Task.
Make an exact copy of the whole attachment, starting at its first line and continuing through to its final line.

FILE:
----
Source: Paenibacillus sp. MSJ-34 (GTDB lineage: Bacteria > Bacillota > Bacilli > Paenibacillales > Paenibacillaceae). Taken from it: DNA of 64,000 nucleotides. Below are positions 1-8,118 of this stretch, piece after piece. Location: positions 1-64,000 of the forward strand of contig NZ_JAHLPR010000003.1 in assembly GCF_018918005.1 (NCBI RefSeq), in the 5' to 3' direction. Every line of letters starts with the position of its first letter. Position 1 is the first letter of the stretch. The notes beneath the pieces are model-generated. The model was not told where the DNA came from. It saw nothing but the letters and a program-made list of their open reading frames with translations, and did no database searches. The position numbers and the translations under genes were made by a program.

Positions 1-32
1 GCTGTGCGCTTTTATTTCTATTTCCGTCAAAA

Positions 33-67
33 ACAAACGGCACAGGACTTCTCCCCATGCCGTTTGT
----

Source: Paenibacillus sp. MSJ-34 (GTDB lineage: Bacteria > Bacillota > Bacilli > Paenibacillales > Paenibacillaceae). Taken from it: DNA of 64,000 nucleotides. Below are positions 1-8,118 of this stretch, piece after piece. Location: positions 1-64,000 of the forward strand of contig NZ_JAHLPR010000003.1 in assembly GCF_018918005.1 (NCBI RefSeq), in the 5' to 3' direction. Every line of letters starts with the position of its first letter. Position 1 is the first letter of the stretch. The notes beneath the pieces are model-generated. The model was not told where the DNA came from. It saw nothing but the letters and a program-made list of their open reading frames with translations, and did no database searches. The position numbers and the translations under genes were made by a program.

Positions 1-32
1 GCTGTGCGCTTTTATTTCTATTTCCGTCAAAA

Positions 33-67
33 ACAAACGGCACAGGACTTCTCCCCATGCCGTTTGT